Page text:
Mr Thomas Taylor of Chipchase Castle, Northumberland, the president of the English Province and brother in law of Sir Richard, offered four gold badges to the highest up rink in the winning province, and these went to the rink skipped by J.K. Smith, Johnstounburn, who defeated his opponent, R. Menzies of Weem, by 31 shots to 11.
The report goes on to identify the results between East Lothian and Stirlingshire. The East Lothian clubs were East Linton skipped by A Buchan Hepburn 21-7, Yester skipped by D Murray 16-15, Dirleton skipped by James Simpson, 21-12, Johnstounburn skipped by T N Johnston 18 (?) -16.
Haddington club was not represented, their opponents, Borestone having wired them off on the previous evening. The average of the other eleven county rinks was taken to represent the absent Haddington players.
(Note the Johnstounburn score is not easily legible.)
There is a follow up article for the 7th July 1911 which refers to the presentation of the cup and the prizes by Mr Thomas Taylor of Chipchase, Newcastle upon Tyne.  It says the cup was received on behalf of the East Lothian Province by Mr R Grant Suttie of Balgone.  Mr J K Smith replied for the winning rink, all of whom were present. East Lothian Province was represented in addition to the names given, by Mr E Yule, Balgone, chairman of the committee, Mr J Robertson, British Linen Bank, Haddington, secretary; Mr P Fyshe, Newtonlee; Rev John Kerr, Dirleton; Mr P Wilson, Rhodes; Mr Pate, Mavishall; and Mr Stoddart, Bughtnowe. The cup which is extremely handsome, is in the possession of Mr J Robertson, and will be exhibited in the shop of Mr J Gilchrist, High Street.
Extracted and edited by David Affleck
3 April 2012
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THE DARK AGES OF EAST LOTHIAN CURLING HERITAGE
Like the standing stone heritage and the gaps in our knowledge of the people of that era, the main evidence of curling activity before 1800 to date is the existence of curling stones with known East Lothian connections. The recent gift of an early stone found in Lawhead pond on Tyninghame estate has triggered a review of other early known stones associated with locations such as Dunglass, Smeaton (dated 1698), Broxmouth and Balgone. This topic is currently under review with John Burnett of the National Museum of Scotland and Sheriff David Smith, the noted curling historian. The existence of the stones validate that curling in some form was active in parts of East Lothian before 1800. Identification of who some of the people were through network analysis and then through archive research is in progress.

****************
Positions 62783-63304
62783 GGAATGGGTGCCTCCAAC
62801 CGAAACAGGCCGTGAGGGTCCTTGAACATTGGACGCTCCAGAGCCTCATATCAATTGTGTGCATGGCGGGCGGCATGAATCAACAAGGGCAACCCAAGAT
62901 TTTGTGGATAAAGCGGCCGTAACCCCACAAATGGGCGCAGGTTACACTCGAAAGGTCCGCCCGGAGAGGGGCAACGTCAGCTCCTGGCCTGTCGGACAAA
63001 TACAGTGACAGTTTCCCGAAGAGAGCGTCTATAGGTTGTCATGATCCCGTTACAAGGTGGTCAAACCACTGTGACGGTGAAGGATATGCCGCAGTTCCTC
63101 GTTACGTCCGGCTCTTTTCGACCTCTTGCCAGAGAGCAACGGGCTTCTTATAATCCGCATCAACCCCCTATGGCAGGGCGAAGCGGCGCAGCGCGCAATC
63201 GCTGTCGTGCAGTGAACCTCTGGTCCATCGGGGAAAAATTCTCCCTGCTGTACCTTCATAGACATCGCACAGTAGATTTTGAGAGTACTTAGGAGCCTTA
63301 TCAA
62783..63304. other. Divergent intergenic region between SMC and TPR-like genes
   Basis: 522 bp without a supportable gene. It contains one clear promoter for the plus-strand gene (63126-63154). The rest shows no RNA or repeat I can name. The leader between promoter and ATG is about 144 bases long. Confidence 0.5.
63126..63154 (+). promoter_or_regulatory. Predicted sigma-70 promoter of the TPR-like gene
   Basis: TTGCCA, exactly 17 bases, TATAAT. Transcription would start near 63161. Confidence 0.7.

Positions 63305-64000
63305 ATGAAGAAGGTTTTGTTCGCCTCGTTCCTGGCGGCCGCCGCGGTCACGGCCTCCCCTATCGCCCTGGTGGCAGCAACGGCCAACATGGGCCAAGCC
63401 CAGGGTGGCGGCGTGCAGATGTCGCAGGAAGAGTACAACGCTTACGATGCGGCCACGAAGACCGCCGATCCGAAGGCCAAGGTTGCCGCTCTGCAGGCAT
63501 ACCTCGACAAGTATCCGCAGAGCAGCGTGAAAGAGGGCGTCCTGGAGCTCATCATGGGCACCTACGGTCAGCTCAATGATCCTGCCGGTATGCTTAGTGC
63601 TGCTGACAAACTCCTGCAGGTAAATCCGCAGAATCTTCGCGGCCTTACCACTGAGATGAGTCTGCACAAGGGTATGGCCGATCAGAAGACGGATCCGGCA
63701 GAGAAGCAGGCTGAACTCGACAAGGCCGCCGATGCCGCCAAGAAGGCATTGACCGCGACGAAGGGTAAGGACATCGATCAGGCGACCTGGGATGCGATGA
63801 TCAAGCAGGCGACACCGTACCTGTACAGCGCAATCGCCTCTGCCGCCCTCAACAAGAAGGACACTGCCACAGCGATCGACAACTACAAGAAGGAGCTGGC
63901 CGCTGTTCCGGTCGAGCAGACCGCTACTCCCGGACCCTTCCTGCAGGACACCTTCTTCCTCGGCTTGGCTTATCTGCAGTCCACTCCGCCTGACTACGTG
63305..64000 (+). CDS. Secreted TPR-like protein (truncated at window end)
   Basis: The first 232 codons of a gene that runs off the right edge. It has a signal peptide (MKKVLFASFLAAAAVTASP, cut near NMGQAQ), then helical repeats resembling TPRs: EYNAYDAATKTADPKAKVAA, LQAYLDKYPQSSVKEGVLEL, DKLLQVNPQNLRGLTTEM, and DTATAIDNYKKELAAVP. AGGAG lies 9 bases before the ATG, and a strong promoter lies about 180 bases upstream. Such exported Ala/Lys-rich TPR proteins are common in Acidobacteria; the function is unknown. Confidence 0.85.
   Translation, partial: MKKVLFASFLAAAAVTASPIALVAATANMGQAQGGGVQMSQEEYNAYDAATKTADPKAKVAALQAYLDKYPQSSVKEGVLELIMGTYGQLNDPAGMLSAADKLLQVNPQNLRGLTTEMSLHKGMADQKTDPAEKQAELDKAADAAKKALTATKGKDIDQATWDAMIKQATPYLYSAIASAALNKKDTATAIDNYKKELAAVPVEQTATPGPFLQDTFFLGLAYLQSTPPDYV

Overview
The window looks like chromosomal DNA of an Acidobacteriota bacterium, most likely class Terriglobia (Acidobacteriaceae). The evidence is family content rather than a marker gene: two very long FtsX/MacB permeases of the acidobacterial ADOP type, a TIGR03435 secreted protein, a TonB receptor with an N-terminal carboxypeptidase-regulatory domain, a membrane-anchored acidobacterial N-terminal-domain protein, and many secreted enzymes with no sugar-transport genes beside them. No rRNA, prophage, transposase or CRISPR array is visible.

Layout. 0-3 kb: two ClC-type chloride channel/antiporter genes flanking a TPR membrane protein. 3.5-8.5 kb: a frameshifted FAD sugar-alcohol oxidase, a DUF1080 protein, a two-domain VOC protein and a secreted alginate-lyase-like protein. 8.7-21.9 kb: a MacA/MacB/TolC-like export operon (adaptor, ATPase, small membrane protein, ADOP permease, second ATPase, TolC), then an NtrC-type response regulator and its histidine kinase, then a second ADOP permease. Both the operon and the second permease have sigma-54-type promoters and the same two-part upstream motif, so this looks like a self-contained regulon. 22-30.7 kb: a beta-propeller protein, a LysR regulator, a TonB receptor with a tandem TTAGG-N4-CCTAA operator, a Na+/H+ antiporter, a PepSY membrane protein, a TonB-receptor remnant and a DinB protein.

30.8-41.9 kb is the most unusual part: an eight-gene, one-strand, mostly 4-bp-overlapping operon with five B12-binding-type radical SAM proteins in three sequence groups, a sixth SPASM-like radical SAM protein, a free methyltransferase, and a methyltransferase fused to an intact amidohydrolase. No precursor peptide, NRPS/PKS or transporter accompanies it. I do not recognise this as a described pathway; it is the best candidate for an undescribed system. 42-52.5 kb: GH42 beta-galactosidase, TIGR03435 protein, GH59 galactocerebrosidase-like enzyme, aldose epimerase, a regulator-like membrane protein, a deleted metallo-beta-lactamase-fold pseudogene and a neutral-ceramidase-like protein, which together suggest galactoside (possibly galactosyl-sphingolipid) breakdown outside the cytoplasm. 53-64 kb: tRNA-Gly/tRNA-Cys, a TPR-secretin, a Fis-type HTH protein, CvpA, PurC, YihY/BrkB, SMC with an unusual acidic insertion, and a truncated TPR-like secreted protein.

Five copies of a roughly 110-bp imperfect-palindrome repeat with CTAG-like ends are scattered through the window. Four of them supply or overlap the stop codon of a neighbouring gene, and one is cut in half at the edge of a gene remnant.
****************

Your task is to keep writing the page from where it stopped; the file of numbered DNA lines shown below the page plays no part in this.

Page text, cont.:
Old stanes
This photograph shows four stones offered to John Shedden our present Province President for his use in an anticipated Grand Match. They come from the Pease Bay area and are linked to the Dunglass and Cockburnspath club first formed in 1831. They are part of a collection of sixteen stones. The heaviest of the four weighs 89 lb., not as much as the Jubilee stone from the same club which weighs 117 lb. and is now held by the RCCC. Today’s rules require no stone should weigh more than 44 lb. and be of a circular shape. So even if our President could get the 89 lb. stone on the ice without damage to the surface, he would be in breach of the rules of the current game. As Robin Welsh observes in his 1985 book “International Guide to Curling”, brain is now the victor over brawn”.
David Affleck 6-02-12.